What is it? Harlem in the ’20s is a dangerous place and time, and those being targeted most violently are the black gangsters angling for their own piece of the pie alongside the Italians and the Jews. Bumpy Johnson (Laurence Fishburne) takes control of his gang and steps up their resistance to the ones run by Dutch Schultz (Tim Roth) and Lucky Luciano (Andy Garcia).
Why rent it? Bill Duke’s film aims high but lands as a solid-enough action drama complete with Tommy-gun murders, dancing girls, and a trio of great actors going head to head (to head). It’s an interesting angle on a familiar setup, and that goes a long way toward making it worth a watch.
[Blu-ray/DVD extras: None]
The Magicians: Season One
What is it? Quentin is a bit removed from his peers thanks to his intelligence and dormant interests. He’s invited to a secretive university where he discovers the world is filled with magic, and that some of those who possess it are planning terrible things for mankind.
Why rent it? This is, in many ways, Harry Potter: The College Years, and if that even remotely appeals to you then you’ll have fun with Syfy’s new series. The effects work is strong, the action is frequent, and there’s enjoyment to be found in the mixing of the magical and the modern. It’s slight, something that may change across further seasons, but for now it feels more like simple entertainment than must-see TV.
[Blu-ray/DVD extras: Deleted scenes, featurette, gag reel]
My Best Friend
What is it? Kristen is a typical preteen, happy with her friends and her life, but things change when circumstances force her family to move to a far more remote home. It’s a rough transition, especially when she meets a boy, but luckily she finds a friend named Stanford who helps her find self-confidence and joy. Stanford is a horse. Stanford speaks with her telepathically.
Why skip it? Did you not read that synopsis? It’s a goofy premise, but goofy premises can still result in fun movies. That’s not the case here though as everything is played with generic simplicity and an antiseptic sheen. The message is fine, but you’d be hard-pressed to find a preteen who identifies and/or engages with the movie.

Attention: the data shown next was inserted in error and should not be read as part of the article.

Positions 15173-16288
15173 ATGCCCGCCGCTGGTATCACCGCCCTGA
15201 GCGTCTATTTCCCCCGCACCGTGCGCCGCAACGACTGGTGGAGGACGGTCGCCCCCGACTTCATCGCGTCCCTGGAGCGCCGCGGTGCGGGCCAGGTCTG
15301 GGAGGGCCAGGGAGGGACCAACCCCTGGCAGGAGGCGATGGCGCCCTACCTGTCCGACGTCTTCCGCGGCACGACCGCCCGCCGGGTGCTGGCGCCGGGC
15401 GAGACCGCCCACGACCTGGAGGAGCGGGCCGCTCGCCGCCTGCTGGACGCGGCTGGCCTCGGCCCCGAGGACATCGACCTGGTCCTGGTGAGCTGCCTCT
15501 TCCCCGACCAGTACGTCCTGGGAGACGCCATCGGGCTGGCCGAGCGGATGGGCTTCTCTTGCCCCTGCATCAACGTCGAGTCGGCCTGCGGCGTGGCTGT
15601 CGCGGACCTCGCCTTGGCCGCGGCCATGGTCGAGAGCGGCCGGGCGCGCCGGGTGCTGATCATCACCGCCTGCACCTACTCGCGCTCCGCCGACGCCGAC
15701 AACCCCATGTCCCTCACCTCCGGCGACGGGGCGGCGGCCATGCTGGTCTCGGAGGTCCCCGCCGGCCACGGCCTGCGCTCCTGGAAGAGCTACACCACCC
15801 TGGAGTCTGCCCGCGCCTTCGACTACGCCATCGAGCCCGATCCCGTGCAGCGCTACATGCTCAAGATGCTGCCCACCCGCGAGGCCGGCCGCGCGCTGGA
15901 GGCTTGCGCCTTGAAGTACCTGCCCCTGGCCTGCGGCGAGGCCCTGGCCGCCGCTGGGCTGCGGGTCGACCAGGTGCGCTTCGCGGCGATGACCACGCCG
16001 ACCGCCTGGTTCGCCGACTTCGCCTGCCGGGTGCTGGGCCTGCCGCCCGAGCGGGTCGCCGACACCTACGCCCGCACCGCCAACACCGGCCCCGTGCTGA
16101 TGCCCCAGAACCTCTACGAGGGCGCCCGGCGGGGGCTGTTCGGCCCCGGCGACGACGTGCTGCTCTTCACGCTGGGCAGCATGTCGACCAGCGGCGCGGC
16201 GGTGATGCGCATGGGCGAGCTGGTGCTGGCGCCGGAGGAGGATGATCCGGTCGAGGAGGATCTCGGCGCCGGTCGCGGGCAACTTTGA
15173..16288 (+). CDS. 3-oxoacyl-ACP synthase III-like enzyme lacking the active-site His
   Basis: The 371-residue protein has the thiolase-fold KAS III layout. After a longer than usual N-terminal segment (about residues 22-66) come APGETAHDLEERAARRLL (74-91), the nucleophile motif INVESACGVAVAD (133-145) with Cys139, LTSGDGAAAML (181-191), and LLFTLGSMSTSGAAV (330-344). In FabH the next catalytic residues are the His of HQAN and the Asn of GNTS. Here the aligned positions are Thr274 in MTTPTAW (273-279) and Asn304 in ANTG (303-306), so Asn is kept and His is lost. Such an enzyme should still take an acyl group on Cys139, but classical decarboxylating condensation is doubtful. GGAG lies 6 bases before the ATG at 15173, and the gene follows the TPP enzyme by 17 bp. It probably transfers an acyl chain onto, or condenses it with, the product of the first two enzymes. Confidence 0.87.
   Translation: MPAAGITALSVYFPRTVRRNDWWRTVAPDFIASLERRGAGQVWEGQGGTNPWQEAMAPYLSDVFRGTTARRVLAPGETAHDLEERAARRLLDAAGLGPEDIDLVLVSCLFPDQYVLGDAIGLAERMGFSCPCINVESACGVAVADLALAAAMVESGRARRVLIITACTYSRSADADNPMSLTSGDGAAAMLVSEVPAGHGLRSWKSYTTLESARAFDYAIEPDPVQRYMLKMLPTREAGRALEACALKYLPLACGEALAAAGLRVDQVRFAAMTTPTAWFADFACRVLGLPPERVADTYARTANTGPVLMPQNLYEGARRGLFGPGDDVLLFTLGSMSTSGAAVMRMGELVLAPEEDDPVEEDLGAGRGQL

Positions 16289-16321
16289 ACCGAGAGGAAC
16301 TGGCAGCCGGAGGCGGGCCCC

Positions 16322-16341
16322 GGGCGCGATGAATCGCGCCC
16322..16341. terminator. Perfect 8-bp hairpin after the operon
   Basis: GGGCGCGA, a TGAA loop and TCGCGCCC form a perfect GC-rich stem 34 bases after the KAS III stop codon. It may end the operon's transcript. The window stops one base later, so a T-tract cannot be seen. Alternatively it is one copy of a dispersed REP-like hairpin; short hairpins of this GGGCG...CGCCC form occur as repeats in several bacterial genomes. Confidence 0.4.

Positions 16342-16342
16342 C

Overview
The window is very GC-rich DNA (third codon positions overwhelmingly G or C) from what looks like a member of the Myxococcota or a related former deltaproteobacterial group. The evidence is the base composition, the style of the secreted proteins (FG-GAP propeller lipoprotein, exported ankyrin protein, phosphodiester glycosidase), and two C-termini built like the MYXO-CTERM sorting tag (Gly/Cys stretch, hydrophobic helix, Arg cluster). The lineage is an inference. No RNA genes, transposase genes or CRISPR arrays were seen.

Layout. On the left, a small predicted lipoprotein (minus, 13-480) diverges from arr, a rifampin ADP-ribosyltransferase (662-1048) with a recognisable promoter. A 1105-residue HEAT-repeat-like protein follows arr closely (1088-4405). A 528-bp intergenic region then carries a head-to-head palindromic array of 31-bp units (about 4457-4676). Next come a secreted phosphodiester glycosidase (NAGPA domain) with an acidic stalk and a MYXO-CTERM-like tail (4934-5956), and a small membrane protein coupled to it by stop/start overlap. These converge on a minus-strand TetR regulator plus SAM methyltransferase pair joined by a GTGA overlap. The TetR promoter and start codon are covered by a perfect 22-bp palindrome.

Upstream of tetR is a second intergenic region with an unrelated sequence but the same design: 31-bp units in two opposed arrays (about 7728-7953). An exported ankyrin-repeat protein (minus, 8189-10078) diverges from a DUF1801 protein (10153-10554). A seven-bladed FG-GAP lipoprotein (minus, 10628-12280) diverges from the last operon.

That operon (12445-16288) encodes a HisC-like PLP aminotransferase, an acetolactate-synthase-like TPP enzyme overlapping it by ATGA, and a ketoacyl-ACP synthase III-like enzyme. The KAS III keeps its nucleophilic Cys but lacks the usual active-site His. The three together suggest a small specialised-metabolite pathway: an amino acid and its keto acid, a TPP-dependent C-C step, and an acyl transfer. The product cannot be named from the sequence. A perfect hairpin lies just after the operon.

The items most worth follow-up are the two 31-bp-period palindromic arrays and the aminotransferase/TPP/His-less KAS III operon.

[DVD extras: Interviews, bonus episodes]
What is it? Michael (Craig Wasson) returns from Vietnam disillusioned with the America he thought he knew. In search of a people and a place where dedication and intensity still exist he comes to land in Ireland where he quickly makes an effort to join the IRA. He believes in their cause and their fight, but sometimes belief isn’t enough.
Why rent it? Wasson delivers a strong performance here ‐ yes, that’s him on the Blu cover and not David Duchovny ‐ and it’s easy to call this his best work. The story offers some interesting observations and turns, and it avoids the flashiness found in typical American films on foreign conflicts, but the main draw is one man’s journey.
[Blu-ray/DVD extras: None]
A Perfect Day
What is it? Mambru (Benicio del Toro) and B (Tim Robbins) are humanitarians trying to help out in the war-torn Balkans, and currently that means retrieving a dead body from a small village’s well. Fate and bureaucracy have other things in mind though.
Why rent it? The film takes place over a 24 hour period, and it’s a pitch black, darkly funny day for viewers. For the characters it’s a more depressing and frustrating affair as everything that can go wrong does in their efforts to help, but the result is a smartly observational look at the futility of international aid. Del Toro and Robbins are both terrific and are joined by the equally appealing Melanie Thierry and Olga Kurylenko.
[Blu-ray/DVD extras: Making of, featurette, interviews]
Also Out This Week:
The 100: The Complete Third Season, Demolition, Miles Ahead, Muriel or The Time of Return [Criterion Collection], Night and Fog [Criterion Collection], Orphan Black: Season Four, The Perfect Match, Person of Interest: The Fifth and Final Season, Rio I Love You, A Touch of Zen [Criterion Collection]
Related Topics: Home Video